– Ella Rose
    Jan 26, 2019 at 15:33

Consider the paper-based analogy:

[Alice] signs her message m with [her] private key.

Similarly, Alice signs a document on paper with her signature.

everybody could now have access to her message if one just [verifies] the signature with Alice's public key.

And everyone who has access to the document, can verify that Alice has signed the document.

In practice, they'll need some way to know what Alice's signature looks like (or what their public key is), and not everyone can do that, just those who get a copy of the document.

The bottom line is that signatures provide only authentication, not privacy. Privacy has to be handled separately, with encryption, or with trusted couriers and safes or such.


As other users have correctly stated, signing is to ensure message integrity, not confidentiality.

Note that it is possible to encrypt a message first, then sign it.

This will protect the confidentiality of the message, and even if it is compromised, you will still be able to protect against 'man in the middle' attacks by verifying the signature.


You don't encrypt the message with your private key.

The point of digital signatures is for verifying the authenticity of the message.

Simplified: You create a hash of the message $H(m)$ and then sign the hash $S(H(m))$. This is then appended to the message and finally both are sent to the receiver.

The message is usually still encrypted with the receiver's public key, so that only the receiver can decrypt the message with his private key.


To provide some additional context for the information provided in the other answers.

It is true that RSA is used to encrypt / decrypt information


In almost all real-world cases RSA is not used to encrypt a large message being exchanged but rather just used to encrypt the hash of the message (this is signing / creating a signature for the message)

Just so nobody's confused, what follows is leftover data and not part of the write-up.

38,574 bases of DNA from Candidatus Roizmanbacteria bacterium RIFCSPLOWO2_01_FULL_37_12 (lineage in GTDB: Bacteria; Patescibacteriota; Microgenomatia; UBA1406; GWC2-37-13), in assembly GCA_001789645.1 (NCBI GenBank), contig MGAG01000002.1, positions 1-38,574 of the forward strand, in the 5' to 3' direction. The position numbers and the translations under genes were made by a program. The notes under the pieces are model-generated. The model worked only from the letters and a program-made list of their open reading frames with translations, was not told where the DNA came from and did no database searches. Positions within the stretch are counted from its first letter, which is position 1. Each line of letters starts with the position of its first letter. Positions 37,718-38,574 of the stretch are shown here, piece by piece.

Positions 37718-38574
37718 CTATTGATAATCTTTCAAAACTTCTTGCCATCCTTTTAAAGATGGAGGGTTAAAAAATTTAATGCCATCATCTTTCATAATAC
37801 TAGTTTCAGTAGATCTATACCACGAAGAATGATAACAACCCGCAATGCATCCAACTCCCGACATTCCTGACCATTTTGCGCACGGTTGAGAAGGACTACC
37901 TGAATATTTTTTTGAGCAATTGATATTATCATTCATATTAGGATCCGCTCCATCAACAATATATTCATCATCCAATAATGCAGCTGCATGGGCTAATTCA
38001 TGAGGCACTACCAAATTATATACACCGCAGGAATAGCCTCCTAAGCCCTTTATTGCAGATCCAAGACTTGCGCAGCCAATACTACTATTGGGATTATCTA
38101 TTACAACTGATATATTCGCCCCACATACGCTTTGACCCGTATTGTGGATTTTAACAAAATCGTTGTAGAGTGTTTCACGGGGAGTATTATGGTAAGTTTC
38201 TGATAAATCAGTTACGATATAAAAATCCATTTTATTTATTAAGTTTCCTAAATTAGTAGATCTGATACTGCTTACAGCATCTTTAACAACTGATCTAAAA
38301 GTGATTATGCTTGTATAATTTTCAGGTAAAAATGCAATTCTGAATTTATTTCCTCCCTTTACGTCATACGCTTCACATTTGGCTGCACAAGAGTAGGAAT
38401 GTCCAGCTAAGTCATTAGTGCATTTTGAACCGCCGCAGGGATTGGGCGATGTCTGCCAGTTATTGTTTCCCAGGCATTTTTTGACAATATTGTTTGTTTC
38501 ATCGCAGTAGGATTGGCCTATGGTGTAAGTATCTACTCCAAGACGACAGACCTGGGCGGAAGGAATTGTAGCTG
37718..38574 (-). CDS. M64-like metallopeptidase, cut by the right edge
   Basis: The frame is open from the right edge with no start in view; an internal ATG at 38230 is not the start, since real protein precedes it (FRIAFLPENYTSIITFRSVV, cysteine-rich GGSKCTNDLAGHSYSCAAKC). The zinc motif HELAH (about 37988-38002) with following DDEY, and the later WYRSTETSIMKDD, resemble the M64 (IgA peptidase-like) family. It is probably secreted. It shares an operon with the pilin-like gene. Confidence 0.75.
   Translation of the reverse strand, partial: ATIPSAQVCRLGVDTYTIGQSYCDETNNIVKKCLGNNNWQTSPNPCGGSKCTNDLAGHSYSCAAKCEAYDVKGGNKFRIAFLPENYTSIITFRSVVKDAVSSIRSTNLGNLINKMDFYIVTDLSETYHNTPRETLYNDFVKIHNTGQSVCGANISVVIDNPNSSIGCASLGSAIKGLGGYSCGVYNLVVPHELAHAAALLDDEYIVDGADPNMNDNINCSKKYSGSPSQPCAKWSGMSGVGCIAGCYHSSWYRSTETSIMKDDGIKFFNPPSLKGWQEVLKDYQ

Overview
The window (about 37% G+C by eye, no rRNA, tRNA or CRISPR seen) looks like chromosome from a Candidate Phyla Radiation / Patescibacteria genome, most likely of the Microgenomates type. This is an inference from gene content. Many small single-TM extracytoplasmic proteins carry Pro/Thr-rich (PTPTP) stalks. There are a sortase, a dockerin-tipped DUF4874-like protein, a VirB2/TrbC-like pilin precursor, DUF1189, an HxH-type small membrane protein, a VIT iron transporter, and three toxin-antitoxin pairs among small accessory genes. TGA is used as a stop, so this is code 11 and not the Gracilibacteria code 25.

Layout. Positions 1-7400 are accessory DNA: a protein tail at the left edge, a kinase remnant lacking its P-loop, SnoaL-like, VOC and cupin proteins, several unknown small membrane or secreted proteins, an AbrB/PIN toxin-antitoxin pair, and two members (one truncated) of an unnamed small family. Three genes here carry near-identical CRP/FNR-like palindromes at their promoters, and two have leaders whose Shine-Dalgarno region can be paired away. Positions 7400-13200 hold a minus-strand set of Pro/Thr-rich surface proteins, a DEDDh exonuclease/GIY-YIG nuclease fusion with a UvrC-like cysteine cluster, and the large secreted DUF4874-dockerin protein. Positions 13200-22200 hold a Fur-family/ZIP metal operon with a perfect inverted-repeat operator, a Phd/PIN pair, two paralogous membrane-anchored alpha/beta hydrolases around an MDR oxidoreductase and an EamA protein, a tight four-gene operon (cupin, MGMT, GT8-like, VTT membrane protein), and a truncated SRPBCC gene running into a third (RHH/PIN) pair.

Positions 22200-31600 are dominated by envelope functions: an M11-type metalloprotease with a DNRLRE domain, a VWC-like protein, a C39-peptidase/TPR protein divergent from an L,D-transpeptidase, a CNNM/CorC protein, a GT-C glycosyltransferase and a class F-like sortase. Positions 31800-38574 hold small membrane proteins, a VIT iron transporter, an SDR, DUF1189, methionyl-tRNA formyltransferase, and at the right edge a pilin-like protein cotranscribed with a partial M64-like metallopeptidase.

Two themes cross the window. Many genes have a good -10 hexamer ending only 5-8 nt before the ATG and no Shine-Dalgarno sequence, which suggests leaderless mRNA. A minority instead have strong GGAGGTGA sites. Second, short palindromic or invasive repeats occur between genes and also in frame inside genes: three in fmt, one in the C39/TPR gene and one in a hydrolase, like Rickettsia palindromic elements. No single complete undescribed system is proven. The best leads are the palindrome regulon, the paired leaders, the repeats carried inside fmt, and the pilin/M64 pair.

As other answers point out, this makes it possible for the receiver to know with certainty that the message has not been tampered with by some intermediary.

The steps are (a bit simplified for illustration purposes):

  1. Alice creates message for Bob
  2. Alice creates a hash for the message
  3. Alice encrypts the hash value using her private key - this 'encrypted hash value' is the signature for the message
  4. Alice sends the message, in clear text, plus the signature (encrypted hash value) to Bob
  5. Bob creates a hash for the message (using the same hash algorithm as Alice used in step 2)
  6. Bob decrypts the encrypted hash value provided by Alice, using Alice's public key
  7. Bob compares his hash value for the message (from step 5) with the decrypted hash value (from step 6)

If the two hash values compared in step 7 are the same, Bob knows with certainty that the signature was created by Alice (since only she has access to her private key) and that the message he received was exactly how Alice authored it, i.e. no one has made changes to the message.

On the topic of confidentiality, encrypting the message itself is almost always done using an encryption algorithm other than RSA (since RSA is slow and optimized for encrypting small information sets). This can be accomplished many different ways but one option is to add to the steps:

  1. Alice creates message for Bob
  2. Alice encrypts the message using a symmetric key encryption algorithm using key of her choosing that only she knows
  3. Alice encrypts the symmetric key using Bob's public key and adds it to the end of the message
  4. Alice creates a hash for the message
  5. Alice encrypts the hash value using her private key - this 'encrypted hash value' is the signature for the message
  6. Alice sends the encrypted message, plus the signature (encrypted hash value) to Bob
  7. Bob creates a hash for the message (using the same hash algorithm as Alice used in step 4)
  8. Bob decrypts the encrypted hash value provided by Alice, using Alice's public key
  9. Bob compares his hash value for the message (from step 7) with the decrypted hash value (from step 8)
  10. If the hashes match, Bob takes the encrypted symmetric key value from the end of the message and decrypts it using his secret key
  11. Bob decrypts the encrypted message using the same symmetric encryption algorithm Alice used in step 2, using the symmetric key value from step 10

With these steps Bob knows Alice authored the message and only he is able to decrypt it since the symmetric key used to encrypt the message was encrypted using his public key. I.e. only Bob is able to get the symmetric key value since only he has access to his private key.